Consequently, hyperinsulinemia (associated type II diabetes) associated with increased CHF could be important for the prognosis of BC. In mice, visceral fat has been shown to increase inflammation and aromatase expression in the mammary gland46. Measurements of circulating androgens, insulin, IGF-1, and cortisol may be beneficial for patients with a high WHR, as these measures may provide information regarding which pathway to target during BC treatment. There are ongoing trials with metformin47 and a phase II trial of nonsteroidal antiandrogen bicalutamide in women with ER (−)/PR(−)/AR(+) (androgen receptors) BC ( identifier NCT00468715).

Consistent with previous studies5,48, in our study, patients with a BMI ≥ 30 kg/m2 had larger tumors. Similar to Markkula et al48, we found no association between BMI ≥ 30 kg/m2 and hormone receptor status, in contrast to the results of Enger et al10. In the Enger study, only 73% of the tumors were ER positive, compared to more than 85% in the Markkula study and 85.4% in our study.

In one study48, despite finding larger tumors in the obese population, the researchers did not find a significant association between obesity and the prognosis of BC. This differs from the results of Petrelli et al8, who analyzed 2,852 deaths from BC in postmenopausal women with a follow-up of 14 years and found a worse vital prognosis among obese women.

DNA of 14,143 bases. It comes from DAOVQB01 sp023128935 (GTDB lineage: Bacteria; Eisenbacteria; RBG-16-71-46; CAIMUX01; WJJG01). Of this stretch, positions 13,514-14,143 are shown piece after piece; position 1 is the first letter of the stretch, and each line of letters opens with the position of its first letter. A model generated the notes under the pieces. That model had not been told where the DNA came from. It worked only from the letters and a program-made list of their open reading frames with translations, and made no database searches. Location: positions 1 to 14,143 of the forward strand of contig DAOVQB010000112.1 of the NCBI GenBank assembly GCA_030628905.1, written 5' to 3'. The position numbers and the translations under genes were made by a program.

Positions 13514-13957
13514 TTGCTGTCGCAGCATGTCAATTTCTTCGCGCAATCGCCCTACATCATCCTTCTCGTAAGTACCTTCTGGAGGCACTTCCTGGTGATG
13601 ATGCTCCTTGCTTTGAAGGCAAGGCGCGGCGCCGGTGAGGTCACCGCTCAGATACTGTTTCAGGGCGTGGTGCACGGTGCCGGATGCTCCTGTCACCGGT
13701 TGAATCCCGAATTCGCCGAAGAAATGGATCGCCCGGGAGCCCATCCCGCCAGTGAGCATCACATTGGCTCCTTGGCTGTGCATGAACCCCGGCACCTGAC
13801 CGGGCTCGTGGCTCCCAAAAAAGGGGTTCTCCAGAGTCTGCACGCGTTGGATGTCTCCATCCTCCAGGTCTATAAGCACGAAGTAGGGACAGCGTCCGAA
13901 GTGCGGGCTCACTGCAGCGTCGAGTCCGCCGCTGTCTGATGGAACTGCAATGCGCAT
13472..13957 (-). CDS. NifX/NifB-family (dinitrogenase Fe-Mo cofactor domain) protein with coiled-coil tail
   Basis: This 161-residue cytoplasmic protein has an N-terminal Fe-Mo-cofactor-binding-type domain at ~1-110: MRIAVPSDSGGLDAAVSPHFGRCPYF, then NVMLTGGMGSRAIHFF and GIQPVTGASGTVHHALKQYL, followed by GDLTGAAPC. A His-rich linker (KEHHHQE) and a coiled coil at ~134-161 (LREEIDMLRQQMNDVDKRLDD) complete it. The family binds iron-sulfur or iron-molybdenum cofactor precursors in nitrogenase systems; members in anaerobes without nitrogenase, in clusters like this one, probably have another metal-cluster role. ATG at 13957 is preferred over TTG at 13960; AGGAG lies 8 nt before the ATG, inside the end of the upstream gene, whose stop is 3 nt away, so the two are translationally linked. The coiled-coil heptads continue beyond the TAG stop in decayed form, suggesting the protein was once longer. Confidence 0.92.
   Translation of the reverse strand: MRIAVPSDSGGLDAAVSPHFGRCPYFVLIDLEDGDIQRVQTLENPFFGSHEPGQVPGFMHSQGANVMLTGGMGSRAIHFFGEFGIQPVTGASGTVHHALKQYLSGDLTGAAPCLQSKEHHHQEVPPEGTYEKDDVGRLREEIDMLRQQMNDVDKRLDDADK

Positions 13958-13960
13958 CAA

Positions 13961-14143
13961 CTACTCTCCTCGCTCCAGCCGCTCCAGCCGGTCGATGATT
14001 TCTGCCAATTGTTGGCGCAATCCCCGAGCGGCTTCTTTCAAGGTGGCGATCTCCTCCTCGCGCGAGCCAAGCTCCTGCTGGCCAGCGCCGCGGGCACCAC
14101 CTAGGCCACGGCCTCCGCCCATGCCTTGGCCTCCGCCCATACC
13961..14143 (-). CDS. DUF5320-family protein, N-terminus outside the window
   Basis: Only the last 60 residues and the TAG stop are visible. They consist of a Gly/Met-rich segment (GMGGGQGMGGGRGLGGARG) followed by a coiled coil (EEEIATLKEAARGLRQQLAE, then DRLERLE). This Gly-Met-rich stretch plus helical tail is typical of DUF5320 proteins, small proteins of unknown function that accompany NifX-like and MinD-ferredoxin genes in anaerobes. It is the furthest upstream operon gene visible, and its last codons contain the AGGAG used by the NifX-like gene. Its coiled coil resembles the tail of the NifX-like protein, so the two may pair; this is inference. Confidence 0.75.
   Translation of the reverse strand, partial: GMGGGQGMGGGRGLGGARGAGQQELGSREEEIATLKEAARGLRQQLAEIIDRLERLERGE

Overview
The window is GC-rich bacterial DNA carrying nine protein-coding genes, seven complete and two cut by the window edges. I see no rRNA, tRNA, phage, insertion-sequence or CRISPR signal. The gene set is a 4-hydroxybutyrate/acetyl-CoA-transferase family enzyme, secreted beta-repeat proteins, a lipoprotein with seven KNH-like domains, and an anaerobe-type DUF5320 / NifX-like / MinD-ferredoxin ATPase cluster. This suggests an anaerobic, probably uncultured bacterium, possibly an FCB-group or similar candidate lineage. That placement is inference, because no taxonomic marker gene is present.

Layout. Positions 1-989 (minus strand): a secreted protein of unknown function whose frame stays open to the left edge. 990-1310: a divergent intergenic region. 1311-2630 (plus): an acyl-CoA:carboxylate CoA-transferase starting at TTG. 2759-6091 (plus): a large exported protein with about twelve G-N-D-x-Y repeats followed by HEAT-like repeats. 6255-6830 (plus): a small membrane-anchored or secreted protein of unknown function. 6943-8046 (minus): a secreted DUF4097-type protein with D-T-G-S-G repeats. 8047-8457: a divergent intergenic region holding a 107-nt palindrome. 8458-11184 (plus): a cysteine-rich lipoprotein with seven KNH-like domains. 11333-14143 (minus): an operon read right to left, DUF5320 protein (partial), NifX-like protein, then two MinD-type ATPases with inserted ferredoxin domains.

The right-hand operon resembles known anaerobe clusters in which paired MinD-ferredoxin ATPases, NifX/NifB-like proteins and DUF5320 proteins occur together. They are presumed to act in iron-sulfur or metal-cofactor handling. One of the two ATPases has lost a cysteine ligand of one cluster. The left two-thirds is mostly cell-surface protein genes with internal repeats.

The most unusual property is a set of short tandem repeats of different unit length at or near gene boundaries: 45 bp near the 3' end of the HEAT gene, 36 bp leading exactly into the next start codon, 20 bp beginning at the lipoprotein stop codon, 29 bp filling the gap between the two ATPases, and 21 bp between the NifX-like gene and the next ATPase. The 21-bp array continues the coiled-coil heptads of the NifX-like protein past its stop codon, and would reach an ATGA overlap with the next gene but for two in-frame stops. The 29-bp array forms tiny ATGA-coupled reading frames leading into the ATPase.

In conclusion, the present study demonstrates, in our environment, the relationship of obesity, especially central obesity, with several tumor biological factors indicating poor prognosis. On the other hand, in the global population (pre- and postmenopausal), we have not been able to find any association between breast volume and prognostic factors of BC, except for a greater proportion of ER (+) tumors in women with larger breast volumes. Menopausal status was not related to prognostic variables.

For future research, we believe that the acquisition of additional data is required to support our conclusions. In particular, the serum levels of insulin, IGF-1 and 17b-estradiol and their correlation with prognostic parameters in lean and obese patients should be assessed. This would support the role of central obesity in worse prognosis.

Our results justify the performance of a simple, fast and inexpensive anthropometric measurement (WHR) in mammary oncology clinical practice; this measure could provide important prognostic information beyond what is obtained through the report of pathology anatomy and clinical evaluation. Therefore, the results could be taken into account to adapt the intensity and modality of the treatment and follow-up of these patients with central obesity and to propose preventive treatments for the related and nonrelated morbidity and mortality (diabetes mellitus type II, metabolic syndrome, HTA). We believe we should continue investigating the possible relationship of breast volume with the prognosis of BC, especially in postmenopausal women with ER (+) BC.